The Norman kingdom of Sicily is one of the most fascinating and unusual areas of interest within the discipline of medieval history. The unification of the island of Sicily with the southern Italian mainland in the years after 1127 altered the balance of power in the Mediterranean and had a major impact on the power politics of Europe in the central Middle Ages. Count Roger II of Sicily was crowned as the first king of the new kingdom of Sicily in Palermo cathedral on Christmas Day 1130. Two principal narrative texts, the 'History of King Roger' of Abbot Alexander of Telese and the Chronicle of Falco of Benevento, reveal diametrically opposing views of King Roger and his state-building. Alexander of Telese suggested that Roger deliberately cultivated an image of restraint and remoteness that he might be feared by evildoers, and the chronicle attributed to Archbishop Romuald of Salerno said that he was more feared than loved by his subjects. If the German sources show the expedition of 1137 from the viewpoint of the invaders, the Montecassino chronicle depicts it from that of the recipients, trying to safeguard their own interests in the face of conflicting pressures on them. The 'Catalogue of the Barons' is a source of great importance for the study of the kingdom of Sicily in the mid-twelfth century, both for the military system and for the structure of landholding in the mainland provinces, but it is a problematic text.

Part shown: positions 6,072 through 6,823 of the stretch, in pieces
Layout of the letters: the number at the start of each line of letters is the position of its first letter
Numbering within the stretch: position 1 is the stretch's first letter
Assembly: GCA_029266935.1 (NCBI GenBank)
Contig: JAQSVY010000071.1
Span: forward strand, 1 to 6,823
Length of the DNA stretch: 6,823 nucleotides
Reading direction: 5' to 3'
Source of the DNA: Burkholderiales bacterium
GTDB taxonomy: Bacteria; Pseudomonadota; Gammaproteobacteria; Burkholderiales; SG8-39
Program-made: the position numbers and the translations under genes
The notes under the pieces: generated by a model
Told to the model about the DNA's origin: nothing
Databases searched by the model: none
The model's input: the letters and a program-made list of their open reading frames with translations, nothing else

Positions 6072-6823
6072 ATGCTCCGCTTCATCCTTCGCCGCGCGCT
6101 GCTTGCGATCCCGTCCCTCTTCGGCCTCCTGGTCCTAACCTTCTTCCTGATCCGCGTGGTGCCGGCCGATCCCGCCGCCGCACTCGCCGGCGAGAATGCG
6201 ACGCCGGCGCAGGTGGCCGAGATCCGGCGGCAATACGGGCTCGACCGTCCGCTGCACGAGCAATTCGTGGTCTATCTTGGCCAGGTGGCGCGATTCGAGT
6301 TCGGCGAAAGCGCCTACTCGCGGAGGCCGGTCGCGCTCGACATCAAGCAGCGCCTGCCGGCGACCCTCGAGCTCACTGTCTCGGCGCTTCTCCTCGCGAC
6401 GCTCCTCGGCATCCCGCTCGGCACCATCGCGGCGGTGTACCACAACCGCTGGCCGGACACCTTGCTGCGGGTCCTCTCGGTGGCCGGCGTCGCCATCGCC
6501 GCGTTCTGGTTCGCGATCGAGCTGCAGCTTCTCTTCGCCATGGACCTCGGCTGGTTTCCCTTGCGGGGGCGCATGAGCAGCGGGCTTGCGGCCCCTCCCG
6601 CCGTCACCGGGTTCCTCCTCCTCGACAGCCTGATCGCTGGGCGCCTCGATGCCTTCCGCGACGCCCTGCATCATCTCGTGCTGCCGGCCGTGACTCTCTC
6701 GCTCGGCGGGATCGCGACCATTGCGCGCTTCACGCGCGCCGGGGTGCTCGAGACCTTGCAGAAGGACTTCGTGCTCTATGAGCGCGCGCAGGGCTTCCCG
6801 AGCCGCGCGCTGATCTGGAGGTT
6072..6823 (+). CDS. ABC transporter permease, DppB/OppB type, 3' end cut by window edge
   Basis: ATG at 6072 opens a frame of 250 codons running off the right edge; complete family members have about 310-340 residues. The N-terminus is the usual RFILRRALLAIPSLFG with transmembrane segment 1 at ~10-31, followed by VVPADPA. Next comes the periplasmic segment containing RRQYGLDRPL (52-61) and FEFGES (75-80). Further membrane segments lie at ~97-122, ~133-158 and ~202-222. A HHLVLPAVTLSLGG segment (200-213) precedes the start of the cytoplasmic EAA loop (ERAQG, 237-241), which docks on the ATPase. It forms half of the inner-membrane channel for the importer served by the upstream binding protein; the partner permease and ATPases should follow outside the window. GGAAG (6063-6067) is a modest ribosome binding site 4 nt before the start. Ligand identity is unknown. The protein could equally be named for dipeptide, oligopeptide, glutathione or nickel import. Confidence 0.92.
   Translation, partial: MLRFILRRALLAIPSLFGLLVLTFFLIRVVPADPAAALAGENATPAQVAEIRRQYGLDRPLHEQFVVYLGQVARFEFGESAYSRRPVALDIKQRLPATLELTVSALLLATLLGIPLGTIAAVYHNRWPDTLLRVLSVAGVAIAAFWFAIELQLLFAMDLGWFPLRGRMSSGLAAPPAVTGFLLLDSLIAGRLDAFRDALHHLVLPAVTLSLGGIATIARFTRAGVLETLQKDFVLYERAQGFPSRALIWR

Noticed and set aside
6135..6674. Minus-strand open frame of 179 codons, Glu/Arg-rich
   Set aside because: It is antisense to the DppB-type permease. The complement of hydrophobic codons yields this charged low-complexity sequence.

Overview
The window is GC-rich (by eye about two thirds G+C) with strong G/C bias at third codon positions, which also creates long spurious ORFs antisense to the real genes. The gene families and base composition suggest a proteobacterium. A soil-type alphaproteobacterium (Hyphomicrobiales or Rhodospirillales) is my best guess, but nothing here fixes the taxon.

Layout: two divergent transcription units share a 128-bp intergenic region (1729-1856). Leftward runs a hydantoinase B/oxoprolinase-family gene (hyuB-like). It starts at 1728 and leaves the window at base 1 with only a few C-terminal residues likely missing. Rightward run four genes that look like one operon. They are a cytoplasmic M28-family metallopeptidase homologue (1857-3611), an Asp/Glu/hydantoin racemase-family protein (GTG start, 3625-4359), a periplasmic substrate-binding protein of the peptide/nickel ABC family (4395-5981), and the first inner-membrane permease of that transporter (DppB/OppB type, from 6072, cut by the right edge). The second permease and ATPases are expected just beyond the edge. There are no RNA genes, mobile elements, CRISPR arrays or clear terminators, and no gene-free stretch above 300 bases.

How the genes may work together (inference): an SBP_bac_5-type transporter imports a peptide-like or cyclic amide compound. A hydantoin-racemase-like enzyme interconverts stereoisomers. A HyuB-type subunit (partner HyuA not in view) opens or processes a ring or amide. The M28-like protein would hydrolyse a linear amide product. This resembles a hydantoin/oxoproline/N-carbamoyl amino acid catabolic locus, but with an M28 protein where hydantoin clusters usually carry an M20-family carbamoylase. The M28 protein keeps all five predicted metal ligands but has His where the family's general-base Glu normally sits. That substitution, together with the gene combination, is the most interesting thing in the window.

H. R. French and R. W. Hoyle

, the acquisition and sale of land by individuals and families and its devolution between generations.2 Studying the history of landholding from copyhold is not without problems. Earls Colne exemplifies some of the problems of this evidence: not only does the record contain gaps, but the quality of the evidence also varies over time. When lordship was a source of genuine, bankable profit, court rolls were scrupulously kept. By the end of the seventeenth century (and certainly in the eighteenth), they are often no more than rough memoranda of admittances. Descriptions

in The character of English rural society
Author: Stephen Miller

Feudalism, venality, and revolution is about the political and social order revealed by the monarchy’s most ambitious effort to reform its institutions, the introduction of participatory assemblies at all levels of the government. It should draw the attention of anyone interested in the sort of social and political conditions that predisposed people to make the French Revolution. In particular, according to Alexis de Tocqueville’s influential work on the Old Regime and the French Revolution, royal centralization had so weakened the feudal power of the nobles that their remaining privileges became glaringly intolerable to commoners. Feudalism, venality, and revolution challenges this theory by showing that when Louis XVI convened assemblies of landowners in the late 1770s and 1780s to discuss policies needed to resolve the budgetary crisis, he faced widespread opposition from lords and office holders. These elites regarded the assemblies as a challenge to their hereditary power over commoners. The monarchy incorporated an administration of seigneurial jurisdictions and venal offices. Lordships and offices upheld inequality on behalf of the nobility and bred the discontent evident in the French Revolution. These findings will alter the way scholars think about the Old Regime society and state and should therefore find a large market among graduate students and professors of European history.